The time has come to think seriously about removing Flash from your PC. Your system will be more secure and will probably run faster.
At one time Adobe Flash (previously Macromedia Flash) was an important adjunct to web sites and was found all over the Internet. It is probably present on the majority of PCs. But the coming of the native video features of HTML 5 and the constant parade of security problems with Flash mean that its day is coming to a close. Flash is also a heavy user of CPU resources and is a drain on batteries. All in all, the once-ubiquitous Flash is looking more like a detriment than a useful feature. It is time to assess whether you should keep it. Unless you have specific need for Flash, many security experts are recommending its removal and here is how to do it.
Check if you have Flash
If you are not sure if Flash is present on your system, there are several ways to check. There are, in fact, numerous varieties of Flash player. There is an old stand-alone multi-platform player called Shockwave Flash. There are also different ways that Internet browsers implement Flash. For example, Internet Explorer uses a plug-in called Flash ActiveX, the Google Chrome browser has a built-in Flash player, and Firefox uses a different Flash add-on. One place where you can check your particular browser to see if Flash is installed is here. The graphic below shows a check on a Chrome browser.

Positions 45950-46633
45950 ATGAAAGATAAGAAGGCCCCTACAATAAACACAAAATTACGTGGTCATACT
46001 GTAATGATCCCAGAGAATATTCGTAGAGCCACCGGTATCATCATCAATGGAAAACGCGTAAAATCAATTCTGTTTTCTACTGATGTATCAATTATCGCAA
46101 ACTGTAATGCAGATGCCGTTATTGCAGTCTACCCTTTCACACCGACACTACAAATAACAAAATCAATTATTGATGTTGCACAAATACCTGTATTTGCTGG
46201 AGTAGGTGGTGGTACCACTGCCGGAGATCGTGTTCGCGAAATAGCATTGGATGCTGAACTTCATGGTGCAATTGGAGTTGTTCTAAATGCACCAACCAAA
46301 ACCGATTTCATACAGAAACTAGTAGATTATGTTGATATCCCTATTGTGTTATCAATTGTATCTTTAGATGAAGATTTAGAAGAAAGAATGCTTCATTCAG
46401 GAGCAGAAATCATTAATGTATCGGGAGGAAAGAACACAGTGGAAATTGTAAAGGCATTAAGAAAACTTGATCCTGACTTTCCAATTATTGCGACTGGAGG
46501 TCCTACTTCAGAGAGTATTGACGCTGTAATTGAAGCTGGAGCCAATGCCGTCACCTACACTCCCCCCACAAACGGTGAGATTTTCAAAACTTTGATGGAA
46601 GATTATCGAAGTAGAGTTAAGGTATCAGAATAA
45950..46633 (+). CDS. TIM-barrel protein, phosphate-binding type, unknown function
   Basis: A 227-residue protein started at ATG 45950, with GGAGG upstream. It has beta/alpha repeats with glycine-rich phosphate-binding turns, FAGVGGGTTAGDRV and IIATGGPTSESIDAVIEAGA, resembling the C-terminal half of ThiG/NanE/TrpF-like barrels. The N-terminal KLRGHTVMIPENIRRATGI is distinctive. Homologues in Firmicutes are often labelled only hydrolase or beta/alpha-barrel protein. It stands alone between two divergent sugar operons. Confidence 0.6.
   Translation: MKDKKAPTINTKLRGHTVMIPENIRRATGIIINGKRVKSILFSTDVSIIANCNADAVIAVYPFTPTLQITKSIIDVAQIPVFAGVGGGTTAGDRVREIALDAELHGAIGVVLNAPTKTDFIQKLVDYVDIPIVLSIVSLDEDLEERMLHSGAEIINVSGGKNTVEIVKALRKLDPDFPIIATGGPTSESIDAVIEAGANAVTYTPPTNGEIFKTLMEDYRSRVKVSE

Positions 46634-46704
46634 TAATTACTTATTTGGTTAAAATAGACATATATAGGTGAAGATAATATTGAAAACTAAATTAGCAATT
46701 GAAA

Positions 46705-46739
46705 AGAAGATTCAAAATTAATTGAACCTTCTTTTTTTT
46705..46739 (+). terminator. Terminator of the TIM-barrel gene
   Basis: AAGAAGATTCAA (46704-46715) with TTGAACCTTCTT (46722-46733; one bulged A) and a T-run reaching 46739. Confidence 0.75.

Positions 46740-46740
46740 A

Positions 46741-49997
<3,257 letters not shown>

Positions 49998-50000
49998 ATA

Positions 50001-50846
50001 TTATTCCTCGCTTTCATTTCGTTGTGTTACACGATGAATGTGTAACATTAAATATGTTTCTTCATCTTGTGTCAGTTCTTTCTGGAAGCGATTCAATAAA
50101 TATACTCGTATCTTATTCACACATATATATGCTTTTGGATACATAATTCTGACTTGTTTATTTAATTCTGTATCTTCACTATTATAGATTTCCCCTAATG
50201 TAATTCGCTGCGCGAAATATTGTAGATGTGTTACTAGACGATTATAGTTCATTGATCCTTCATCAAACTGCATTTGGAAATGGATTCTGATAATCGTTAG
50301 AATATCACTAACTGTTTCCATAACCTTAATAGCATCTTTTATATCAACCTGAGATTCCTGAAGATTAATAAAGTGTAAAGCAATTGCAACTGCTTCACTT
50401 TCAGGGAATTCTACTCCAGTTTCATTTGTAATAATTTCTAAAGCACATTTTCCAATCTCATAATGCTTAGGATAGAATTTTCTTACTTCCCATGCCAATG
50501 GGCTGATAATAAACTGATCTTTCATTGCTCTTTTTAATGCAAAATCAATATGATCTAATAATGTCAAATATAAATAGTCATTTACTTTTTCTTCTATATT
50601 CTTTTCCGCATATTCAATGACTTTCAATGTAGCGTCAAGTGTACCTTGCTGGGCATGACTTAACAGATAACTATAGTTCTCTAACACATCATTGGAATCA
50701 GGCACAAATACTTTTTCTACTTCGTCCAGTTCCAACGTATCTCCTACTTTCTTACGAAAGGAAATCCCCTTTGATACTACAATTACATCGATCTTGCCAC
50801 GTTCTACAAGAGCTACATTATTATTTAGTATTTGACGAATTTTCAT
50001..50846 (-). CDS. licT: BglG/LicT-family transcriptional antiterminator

If you have the stand-alone player, it should be listed in Control Panel under Programs—Programs and Features. An ActiveX plug-in for Internet Explorer will also be listed here if it has been installed. Add-ons for Firefox will not be listed in Control Panel, however, nor will the built-in Flash for Chrome.
Uninstalling the Flash player
There are several ways to remove Flash. One way is to use the uninstaller provided by Adobe at this link. This uninstaller works for Internet Explorer and Firefox but personally I found it did not work for Chrome. The Flash player is built into Chrome and can be disabled only in Chrome itself. An example of the uninstaller is shown below.
To disable the Chrome Flash player, enter “chrome:plugins” (without quotes) in the address bar. A window will open where settings for certain plug-ins can be made. The graphic on the left shows the settings for Flash. Click “Disable” and restart the browser. A setting “Enable” will then be available if you wish to restore Flash.
If you have the Shockwave Flash player, it can be uninstalled in Control Panel. It should be listed under Programs—Programs and Features.
Getting Flash back
If for some reason you find that you need Flash, it can be reinstalled at this Adobe link.
And there you have it – uninstall Flash and get a safer PC. Incidentally, you might just lose a few ads too.
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This tips section is maintained by Vic Laurie. Vic runs several websites with Windows how-to's, guides, and tutorials, including a site for learning about Windows and the Internet and another with Windows 7 tips.
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